Friday, June 24, 2011

Maju's Failed State Index (II - Europe)

Continuing with my own version of the Failed States Index (see here for background and methods), here we have the Europe map (including Caucasus, Cyprus and Turkey but not Central Asia):

Notice that I may have used somewhat different criteria in the cases of Serbia, Georgia, Azerbaijan, Moldova and Cyprus, all them affected by the formation of separate ethnic states by means of foreign intervention. In the cases of Azerbaijan and Georgia I considered the conflicts opened and the states subject to foreign military intervention (by Armenia and Russia respectively), in the cases of Moldova and Cyprus I considered the conflict contained and the states subject to foreign military intervention (by Russia and Turkey respectively), in the case of Serbia I considered Kosovo as a de facto separate state (even if Serbia is reluctant to accept the status quo, it is not likely that will do or even will be able to do anything about it either). These decisions, admittedly subjective and arguable, have probably affected to some extent the stability index of these countries (re-evaluate at will).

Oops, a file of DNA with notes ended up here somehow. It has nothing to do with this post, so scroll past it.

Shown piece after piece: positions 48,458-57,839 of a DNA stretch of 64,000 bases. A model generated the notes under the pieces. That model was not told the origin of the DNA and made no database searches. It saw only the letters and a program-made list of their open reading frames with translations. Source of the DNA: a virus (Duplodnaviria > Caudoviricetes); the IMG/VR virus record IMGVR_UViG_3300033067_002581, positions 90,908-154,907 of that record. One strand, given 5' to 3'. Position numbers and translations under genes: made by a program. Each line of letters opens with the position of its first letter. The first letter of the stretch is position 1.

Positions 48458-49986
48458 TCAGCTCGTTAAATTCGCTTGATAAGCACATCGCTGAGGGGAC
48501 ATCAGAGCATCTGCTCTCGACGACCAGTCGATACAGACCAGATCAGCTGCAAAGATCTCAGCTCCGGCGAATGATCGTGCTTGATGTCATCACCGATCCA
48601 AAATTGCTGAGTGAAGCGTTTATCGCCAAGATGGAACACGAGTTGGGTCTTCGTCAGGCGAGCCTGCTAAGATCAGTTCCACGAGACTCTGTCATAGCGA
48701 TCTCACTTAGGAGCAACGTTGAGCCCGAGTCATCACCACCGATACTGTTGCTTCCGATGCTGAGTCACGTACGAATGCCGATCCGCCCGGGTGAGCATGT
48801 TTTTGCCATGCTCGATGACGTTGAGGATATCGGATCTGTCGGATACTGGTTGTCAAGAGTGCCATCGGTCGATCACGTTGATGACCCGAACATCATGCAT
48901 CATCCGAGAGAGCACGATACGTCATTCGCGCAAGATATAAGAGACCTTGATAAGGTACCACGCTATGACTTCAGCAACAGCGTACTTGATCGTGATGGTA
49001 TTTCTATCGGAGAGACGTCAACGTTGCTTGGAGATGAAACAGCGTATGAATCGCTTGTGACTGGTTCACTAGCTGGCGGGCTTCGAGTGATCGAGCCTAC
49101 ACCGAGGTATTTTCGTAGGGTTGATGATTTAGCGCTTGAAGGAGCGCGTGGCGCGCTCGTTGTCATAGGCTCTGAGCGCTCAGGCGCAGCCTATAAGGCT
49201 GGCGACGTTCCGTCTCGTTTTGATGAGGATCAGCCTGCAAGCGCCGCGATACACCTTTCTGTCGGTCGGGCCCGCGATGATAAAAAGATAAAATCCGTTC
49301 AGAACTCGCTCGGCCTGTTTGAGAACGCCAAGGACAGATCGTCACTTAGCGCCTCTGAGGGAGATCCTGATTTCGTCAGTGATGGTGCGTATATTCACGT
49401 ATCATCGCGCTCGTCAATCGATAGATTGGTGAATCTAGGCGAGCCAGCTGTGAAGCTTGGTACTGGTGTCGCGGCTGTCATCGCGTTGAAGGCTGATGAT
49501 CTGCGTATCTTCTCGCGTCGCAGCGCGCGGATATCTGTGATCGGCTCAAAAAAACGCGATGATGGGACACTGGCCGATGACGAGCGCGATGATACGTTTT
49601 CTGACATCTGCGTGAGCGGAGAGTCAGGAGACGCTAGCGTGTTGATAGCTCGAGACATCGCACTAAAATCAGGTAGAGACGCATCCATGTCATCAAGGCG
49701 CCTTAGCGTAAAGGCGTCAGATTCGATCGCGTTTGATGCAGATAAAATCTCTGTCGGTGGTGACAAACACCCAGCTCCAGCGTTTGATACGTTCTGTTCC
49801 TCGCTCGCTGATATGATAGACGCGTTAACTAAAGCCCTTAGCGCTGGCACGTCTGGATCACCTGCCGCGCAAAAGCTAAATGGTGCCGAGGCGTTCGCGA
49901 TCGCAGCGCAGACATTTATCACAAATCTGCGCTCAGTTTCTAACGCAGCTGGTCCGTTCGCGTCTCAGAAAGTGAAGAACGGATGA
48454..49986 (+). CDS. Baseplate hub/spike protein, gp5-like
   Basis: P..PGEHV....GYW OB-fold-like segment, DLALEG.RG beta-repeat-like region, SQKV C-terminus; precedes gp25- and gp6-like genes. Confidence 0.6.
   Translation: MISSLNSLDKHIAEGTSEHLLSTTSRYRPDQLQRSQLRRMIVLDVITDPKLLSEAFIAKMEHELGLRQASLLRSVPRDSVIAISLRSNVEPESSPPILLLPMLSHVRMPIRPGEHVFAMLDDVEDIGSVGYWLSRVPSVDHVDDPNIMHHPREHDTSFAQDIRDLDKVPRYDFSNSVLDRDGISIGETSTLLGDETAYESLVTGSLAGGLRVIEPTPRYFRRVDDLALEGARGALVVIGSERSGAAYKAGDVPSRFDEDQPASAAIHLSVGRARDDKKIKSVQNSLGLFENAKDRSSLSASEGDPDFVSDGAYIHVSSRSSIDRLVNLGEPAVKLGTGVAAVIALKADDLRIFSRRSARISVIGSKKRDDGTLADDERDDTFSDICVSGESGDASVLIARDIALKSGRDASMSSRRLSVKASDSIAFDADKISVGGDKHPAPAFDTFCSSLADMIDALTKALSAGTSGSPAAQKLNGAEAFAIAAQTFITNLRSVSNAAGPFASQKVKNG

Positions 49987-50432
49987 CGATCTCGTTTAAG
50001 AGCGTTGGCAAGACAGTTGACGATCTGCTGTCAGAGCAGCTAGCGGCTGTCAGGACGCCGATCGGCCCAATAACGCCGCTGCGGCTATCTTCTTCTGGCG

We can in any case say that Serbia without Kosovo is more stable than with it. Even if it still has latent ethnic conflict in Vojvodina and a small town at the Kosovan border, this is not enough to damage its stability overall. But with Kosovo it'd be quite different: Serbia would be more unstable, possibly even as much as Georgia.

And vice versa: Georgia might want to sign peace with its breakaway nations and Russia in order to improve its stability, though this would also ask for greater democracy and income distribution. 

Beside these peculiar cases, what I see is that two factors are crucial in Europe: ethnic homogeneity and to a lesser extent foreign military presence (typically as NATO bases). I understand that military bases equate to a mild foreign occupation and show that a state is either too weak to defend itself on its own means or too weak to put down the demands of imperialist powers. 

But the crucial element seems to be open ethnic conflict, which we find in Spain, Turkey, Russia and the other states mentioned above. 

Still there are not obvious failed states in Europe but there are some in the Caucasus that are close and others that are weak enough to be blown to pieces by an intensification of the instability currents eventually.

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